The Philippines said Wednesday it will investigate links to the 1.9 billion-euro ($2.1-billion) Wirecard scandal, adding the European payment provider's ex-chief operating officer may be in the country.

The announcement follows the arrest in Germany on Monday of Wirecard's ex-chief executive Markus Braun on suspicion of fraud.

Prosecutors accuse him of false accounting and market manipulation in connection with the scandal, which is fast turning into one of Germany's biggest financial frauds.

They believe Braun artificially "inflated" the company's assets and revenues through fake transactions in order to make the company seem financially stronger and more attractive to investors and customers.

The assets were supposedly held in trust accounts at two Philippine banks to cover risks in trading carried out by third parties on Wirecard's behalf.

Philippine Justice Secretary Menardo Guevarra said Wednesday it wasn't certain Wirecard actually operated in the country.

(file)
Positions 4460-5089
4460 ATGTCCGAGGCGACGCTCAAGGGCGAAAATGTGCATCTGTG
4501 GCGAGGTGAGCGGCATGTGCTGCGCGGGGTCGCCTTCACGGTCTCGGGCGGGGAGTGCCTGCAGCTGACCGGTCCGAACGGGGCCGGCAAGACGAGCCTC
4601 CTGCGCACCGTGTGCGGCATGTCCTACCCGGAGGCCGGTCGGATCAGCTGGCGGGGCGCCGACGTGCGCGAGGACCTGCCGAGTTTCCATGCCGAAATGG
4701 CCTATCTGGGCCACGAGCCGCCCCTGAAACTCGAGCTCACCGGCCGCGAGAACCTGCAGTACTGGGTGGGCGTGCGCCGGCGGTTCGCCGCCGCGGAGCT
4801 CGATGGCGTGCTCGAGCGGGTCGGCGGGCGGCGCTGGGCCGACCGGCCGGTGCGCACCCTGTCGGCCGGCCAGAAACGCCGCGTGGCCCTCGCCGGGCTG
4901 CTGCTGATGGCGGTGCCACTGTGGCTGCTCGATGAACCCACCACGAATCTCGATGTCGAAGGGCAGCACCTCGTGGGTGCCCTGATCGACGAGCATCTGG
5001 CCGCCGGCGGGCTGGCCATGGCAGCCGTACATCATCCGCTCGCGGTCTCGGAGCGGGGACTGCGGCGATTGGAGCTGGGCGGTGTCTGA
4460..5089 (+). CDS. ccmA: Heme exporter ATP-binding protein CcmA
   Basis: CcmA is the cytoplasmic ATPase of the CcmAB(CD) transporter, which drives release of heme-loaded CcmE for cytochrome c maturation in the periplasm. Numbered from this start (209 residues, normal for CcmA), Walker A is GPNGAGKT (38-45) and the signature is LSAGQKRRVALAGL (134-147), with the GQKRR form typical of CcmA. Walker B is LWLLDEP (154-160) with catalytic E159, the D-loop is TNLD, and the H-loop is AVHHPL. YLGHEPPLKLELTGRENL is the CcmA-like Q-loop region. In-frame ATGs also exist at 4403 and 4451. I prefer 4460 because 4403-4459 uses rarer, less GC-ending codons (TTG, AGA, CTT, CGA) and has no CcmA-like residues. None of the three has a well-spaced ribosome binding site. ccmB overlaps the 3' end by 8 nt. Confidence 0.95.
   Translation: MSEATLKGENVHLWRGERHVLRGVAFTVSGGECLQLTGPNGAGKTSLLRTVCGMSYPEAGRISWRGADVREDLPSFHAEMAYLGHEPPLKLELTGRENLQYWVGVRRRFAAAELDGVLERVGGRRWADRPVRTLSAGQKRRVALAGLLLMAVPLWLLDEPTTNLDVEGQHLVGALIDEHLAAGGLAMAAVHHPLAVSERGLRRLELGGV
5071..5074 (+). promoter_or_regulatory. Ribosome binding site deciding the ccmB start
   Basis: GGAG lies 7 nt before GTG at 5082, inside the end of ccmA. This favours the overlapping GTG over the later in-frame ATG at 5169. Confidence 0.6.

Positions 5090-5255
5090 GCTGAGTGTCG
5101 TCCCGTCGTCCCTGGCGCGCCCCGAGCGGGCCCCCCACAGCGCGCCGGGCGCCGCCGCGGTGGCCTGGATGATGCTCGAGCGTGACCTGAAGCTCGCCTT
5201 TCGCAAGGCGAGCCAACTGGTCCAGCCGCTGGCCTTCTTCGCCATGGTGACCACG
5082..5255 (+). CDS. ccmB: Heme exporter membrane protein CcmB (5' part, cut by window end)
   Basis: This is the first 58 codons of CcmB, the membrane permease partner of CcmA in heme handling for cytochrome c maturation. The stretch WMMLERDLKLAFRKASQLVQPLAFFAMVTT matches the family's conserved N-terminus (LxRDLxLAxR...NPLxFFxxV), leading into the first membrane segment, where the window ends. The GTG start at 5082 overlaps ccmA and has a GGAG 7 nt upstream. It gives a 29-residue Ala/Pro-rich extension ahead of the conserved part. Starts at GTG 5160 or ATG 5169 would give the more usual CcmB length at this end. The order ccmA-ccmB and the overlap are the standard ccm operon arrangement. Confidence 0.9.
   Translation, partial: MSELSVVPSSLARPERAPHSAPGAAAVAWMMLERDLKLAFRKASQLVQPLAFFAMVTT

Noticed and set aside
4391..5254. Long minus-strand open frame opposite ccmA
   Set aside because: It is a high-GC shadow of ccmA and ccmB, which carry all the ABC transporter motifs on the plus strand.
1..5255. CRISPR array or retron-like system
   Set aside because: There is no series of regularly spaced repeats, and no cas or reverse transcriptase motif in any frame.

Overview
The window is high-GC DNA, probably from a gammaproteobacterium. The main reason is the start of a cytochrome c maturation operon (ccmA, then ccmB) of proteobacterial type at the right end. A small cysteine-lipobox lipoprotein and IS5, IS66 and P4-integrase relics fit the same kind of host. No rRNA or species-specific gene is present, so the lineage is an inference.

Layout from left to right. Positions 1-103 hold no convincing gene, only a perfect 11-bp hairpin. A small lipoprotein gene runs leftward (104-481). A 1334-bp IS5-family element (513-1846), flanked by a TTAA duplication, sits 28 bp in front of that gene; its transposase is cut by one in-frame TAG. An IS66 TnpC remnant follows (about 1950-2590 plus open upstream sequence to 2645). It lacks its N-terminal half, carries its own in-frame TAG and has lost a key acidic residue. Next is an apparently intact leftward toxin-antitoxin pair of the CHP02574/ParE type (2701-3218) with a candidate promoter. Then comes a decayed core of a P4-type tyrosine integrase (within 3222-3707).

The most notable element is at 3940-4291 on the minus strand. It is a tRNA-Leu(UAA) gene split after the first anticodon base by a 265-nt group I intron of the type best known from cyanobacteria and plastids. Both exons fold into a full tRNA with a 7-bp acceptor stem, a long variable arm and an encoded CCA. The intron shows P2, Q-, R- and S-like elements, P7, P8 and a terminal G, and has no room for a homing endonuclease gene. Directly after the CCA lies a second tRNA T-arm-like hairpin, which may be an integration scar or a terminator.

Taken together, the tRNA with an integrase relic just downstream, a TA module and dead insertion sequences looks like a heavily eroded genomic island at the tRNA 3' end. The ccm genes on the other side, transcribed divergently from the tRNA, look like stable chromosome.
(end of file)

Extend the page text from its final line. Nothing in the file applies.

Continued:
The two agencies would also look into possible violations of the country's anti-money laundering law, Guevarra said.

The two Philippine banks allegedly involved -- BDO and BPI -- have denied having a relationship with Wirecard, while the central bank says the money never entered the country's financial system.

On Monday Wirecard admitted the money in the supposed accounts likely does not exist.

Asked if Wirecard's former chief operating officer Jan Marsalek would be among those to be investigated, Guevarra told AFP: "Yes, if we find him here."

Austria-born Marsalek visited the Philippines on March 3-5, Guevarra said, adding "there are some indications that he may have returned recently and may still be here".

Wirecard dismissed Marsalek on Monday.

"No arrest warrant has been issued against anyone. We've just commenced the fact-finding stage," Guevarra said.